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"We may have other people come and visit," Clyne says. "I'd like to find somebody who could play a saloon-piano feel, and I'm talking to a fiddle player or two. The core of the songs will stay the same, but different players will add a different feel to it.
"It's gonna be a fluid thing. Whoever wants to come out and play and add their slant to the songs is probably gonna be welcome."
The King Is Gone: Tempe lost a longtime club fixture and secret legend on Thursday, October 8, when Frank Martinez, better known as Elvis "the Cat" Del Monte, died at Tempe St. Luke's Hospital. Del Monte was admitted to the hospital with a collapsed lung, and, after making progress, he suffered a fatal blockage of his arteries.
Del Monte was a fiftysomething music enthusiast who made a modest living with his artwork, but became renowned for joining many of Tempe's biggest bands--including the Gin Blossoms, Dead Hot Workshop, The Piersons, and Satellite--onstage. As Gloritone/Revenants manager Charlie Levy says, "Every night he'd be onstage somewhere singing."
Del Monte had a terrible voice, but an unmatched joy at the idea of performing. Dead Hot drummer Curtis Grippe says, "People used to ask, 'Why do you let him get up and sing?' But I always thought that when you can make someone that happy, you owe it to them to do it."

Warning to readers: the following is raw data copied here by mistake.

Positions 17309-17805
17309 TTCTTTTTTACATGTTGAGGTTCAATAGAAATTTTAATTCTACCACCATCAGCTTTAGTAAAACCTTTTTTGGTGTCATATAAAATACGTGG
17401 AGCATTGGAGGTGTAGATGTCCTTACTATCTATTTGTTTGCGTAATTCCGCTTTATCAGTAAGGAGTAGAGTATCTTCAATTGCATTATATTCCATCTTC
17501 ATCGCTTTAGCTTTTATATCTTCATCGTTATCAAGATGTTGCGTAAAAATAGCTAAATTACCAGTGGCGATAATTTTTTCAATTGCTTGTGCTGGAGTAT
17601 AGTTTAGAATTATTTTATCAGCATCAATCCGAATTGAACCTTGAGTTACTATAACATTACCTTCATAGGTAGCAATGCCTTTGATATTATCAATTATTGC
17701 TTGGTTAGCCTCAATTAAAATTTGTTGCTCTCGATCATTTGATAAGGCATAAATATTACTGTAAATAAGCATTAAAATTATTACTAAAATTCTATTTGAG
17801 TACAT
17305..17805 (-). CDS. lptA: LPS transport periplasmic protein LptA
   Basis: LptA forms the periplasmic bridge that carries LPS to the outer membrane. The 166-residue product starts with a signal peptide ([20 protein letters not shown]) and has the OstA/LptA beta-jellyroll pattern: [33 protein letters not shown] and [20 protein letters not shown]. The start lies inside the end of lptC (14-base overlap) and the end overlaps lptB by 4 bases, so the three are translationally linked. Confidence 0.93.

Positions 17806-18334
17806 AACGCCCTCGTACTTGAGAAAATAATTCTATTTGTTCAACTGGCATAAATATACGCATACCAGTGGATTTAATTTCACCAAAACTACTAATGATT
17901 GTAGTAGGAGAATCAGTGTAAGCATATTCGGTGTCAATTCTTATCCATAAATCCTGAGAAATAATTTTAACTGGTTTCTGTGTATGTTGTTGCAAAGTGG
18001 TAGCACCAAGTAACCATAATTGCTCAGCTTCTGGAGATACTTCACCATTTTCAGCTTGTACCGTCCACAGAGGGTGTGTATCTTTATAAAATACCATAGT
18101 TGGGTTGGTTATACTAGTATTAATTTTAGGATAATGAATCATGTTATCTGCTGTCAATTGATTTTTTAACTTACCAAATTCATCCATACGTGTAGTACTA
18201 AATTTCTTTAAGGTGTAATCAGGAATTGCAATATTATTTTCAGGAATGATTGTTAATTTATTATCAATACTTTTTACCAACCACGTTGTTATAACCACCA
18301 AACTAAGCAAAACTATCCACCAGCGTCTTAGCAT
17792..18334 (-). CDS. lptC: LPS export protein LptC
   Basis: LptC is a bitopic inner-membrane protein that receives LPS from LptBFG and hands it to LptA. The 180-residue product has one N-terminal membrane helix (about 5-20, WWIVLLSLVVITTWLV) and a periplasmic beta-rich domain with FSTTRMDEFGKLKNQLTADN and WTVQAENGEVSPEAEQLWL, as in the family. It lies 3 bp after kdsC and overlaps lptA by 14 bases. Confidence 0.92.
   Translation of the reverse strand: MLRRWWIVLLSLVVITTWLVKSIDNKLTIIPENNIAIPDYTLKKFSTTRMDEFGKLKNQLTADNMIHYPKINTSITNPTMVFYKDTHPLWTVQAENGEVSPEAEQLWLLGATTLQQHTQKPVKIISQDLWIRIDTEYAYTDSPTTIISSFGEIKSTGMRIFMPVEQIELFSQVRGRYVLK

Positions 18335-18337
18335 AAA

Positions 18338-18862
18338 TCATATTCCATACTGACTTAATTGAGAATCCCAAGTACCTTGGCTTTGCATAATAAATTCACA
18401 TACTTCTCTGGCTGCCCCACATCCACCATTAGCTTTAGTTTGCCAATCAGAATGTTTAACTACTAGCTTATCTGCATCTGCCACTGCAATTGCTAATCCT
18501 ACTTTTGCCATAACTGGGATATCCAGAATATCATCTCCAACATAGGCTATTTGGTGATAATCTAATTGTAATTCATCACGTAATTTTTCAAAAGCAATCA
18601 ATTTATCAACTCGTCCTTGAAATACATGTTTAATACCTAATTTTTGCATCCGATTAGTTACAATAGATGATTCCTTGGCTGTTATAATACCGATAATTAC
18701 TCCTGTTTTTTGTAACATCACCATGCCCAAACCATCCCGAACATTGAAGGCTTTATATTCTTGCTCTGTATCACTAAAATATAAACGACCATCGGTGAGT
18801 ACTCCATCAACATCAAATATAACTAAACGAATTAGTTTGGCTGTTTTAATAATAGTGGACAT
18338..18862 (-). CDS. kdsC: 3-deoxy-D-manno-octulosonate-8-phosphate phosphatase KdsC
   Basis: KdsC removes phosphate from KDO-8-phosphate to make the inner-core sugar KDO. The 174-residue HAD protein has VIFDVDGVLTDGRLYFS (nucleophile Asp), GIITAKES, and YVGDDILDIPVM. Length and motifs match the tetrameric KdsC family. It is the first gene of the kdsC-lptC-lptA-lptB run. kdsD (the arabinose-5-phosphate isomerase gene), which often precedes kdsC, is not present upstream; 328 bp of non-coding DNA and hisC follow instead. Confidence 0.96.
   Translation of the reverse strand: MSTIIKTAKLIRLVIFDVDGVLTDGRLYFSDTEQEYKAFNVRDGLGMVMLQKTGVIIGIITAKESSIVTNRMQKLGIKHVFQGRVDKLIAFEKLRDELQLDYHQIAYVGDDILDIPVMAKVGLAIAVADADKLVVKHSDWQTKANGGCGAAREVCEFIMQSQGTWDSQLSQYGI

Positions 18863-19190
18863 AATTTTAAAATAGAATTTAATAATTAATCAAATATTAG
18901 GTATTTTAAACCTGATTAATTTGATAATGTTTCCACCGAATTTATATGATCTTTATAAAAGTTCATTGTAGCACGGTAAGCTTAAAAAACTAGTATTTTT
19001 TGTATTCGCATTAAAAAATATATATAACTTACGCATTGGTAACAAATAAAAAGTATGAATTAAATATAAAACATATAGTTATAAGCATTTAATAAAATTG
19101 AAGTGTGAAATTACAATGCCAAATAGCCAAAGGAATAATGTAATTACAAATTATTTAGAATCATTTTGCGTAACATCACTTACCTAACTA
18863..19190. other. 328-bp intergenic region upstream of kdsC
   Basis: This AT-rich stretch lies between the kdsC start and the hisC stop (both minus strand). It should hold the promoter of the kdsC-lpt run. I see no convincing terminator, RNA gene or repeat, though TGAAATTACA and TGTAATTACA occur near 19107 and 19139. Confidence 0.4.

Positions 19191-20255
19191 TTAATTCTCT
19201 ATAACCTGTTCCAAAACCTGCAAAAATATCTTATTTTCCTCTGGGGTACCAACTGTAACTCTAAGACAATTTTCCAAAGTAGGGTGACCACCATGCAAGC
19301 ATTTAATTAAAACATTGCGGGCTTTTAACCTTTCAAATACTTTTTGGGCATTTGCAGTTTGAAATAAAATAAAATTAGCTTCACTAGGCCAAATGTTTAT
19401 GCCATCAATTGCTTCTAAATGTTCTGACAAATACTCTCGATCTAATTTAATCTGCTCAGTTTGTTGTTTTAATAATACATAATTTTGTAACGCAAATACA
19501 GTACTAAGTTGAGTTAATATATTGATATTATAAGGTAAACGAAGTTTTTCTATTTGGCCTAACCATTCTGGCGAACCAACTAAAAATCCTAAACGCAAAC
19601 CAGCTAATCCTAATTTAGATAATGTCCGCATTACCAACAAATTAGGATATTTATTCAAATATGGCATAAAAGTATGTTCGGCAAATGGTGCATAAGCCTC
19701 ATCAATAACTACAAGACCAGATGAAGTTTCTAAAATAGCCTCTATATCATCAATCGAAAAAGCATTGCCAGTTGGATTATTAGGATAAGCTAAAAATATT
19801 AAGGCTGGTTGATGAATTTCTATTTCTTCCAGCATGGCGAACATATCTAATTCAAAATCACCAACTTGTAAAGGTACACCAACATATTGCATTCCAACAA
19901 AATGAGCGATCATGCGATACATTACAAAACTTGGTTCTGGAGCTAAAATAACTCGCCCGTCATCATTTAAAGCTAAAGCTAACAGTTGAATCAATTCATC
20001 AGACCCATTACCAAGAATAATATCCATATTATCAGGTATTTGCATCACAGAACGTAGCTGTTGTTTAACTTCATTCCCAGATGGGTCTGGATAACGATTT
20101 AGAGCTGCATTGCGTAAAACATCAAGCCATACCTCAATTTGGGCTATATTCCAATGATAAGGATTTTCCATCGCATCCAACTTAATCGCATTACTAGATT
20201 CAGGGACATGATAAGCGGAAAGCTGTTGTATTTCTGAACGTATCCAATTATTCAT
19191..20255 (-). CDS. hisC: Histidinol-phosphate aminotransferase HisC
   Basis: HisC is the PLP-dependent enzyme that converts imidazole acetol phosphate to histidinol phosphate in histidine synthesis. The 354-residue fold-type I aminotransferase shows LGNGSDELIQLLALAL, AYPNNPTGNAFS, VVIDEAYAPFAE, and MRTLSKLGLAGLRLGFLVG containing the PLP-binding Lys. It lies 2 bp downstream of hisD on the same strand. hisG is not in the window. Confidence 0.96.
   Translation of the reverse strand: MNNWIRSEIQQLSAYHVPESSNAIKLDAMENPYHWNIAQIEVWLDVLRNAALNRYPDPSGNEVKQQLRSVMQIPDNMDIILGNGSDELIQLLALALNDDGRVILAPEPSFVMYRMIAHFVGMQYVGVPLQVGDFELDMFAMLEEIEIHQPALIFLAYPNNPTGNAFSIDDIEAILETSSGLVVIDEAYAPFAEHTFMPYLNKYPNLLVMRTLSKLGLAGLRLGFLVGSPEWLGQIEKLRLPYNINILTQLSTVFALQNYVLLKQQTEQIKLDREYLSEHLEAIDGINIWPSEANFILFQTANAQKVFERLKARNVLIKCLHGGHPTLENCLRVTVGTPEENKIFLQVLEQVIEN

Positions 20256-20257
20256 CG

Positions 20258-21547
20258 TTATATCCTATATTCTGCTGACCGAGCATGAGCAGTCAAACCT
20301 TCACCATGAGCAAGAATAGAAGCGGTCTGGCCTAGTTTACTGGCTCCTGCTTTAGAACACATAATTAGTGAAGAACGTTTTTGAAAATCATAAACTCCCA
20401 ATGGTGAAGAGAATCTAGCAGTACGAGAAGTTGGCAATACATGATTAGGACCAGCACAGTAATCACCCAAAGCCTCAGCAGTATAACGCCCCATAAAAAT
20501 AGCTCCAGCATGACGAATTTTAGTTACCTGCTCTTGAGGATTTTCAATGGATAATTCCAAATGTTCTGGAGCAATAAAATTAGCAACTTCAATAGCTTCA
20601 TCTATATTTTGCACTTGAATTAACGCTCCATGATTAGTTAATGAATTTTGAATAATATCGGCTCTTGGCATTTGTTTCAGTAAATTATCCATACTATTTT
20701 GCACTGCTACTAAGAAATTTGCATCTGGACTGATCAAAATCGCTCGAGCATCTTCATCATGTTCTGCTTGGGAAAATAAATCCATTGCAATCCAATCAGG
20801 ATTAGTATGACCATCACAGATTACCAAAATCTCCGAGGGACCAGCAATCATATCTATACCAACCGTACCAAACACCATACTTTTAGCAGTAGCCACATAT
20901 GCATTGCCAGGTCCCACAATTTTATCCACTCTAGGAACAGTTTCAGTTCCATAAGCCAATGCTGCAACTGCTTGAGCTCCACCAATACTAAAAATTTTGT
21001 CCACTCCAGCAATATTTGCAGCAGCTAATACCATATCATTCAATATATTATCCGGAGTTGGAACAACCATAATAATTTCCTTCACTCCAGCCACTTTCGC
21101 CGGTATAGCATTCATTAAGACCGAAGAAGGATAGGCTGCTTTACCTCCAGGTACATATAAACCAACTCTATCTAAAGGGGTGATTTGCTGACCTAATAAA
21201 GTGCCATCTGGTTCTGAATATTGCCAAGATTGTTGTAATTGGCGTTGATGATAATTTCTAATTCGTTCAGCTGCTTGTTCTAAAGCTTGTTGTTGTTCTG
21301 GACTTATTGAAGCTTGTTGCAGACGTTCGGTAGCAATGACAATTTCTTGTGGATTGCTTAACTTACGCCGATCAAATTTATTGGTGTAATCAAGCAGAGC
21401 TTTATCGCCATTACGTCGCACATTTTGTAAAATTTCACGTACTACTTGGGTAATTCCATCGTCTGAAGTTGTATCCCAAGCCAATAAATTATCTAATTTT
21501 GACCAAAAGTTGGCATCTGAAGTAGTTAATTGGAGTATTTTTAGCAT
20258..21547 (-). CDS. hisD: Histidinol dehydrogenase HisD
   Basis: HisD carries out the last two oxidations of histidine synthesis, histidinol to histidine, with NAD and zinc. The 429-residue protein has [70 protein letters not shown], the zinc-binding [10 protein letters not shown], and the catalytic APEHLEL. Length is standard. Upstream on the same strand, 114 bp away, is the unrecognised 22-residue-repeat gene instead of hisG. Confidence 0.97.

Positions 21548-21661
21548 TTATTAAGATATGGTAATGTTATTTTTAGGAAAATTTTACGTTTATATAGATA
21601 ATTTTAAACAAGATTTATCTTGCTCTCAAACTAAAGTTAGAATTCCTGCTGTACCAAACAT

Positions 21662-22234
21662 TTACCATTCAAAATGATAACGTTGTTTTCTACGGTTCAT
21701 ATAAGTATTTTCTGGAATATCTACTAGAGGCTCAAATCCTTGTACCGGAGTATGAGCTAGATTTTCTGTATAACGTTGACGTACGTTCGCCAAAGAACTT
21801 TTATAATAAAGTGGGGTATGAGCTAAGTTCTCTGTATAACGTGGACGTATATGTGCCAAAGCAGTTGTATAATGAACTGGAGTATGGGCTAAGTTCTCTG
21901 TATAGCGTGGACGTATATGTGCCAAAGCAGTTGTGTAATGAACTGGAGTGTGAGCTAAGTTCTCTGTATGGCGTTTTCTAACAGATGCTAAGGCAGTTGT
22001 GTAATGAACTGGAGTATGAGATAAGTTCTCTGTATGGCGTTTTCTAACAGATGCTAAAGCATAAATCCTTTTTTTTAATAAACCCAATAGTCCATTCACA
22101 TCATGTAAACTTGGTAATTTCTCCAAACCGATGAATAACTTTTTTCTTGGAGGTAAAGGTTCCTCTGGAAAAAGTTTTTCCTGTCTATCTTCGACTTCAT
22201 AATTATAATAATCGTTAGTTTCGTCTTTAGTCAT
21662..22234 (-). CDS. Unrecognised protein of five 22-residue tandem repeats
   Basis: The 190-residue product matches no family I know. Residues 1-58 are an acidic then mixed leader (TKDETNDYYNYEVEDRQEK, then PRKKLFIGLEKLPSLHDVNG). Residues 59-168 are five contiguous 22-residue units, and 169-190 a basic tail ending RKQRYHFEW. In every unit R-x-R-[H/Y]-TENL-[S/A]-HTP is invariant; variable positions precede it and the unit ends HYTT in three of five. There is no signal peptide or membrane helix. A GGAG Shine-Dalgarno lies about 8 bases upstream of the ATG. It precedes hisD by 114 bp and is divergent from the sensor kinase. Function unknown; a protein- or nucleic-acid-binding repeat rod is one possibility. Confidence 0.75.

Del Monte was known for his unique interpretation of "Heartbreak Hotel," and he even co-penned an untitled original with Dead Hot, a song that featured him on one knee, sweet-talking the ladies of the house. Grippe says that one of his favorite moments as a musician was Del Monte's cameo performance at the state fair in front of an apparently shocked crowd of 17,000.
"He was someone who had a sincere appreciation of original music," Grippe says. "He was someone who always wanted to be a performer."
At press time, no funeral arrangements had yet been made for Del Monte.
Contact Gilbert Garcia at his online address: firstname.lastname@example.org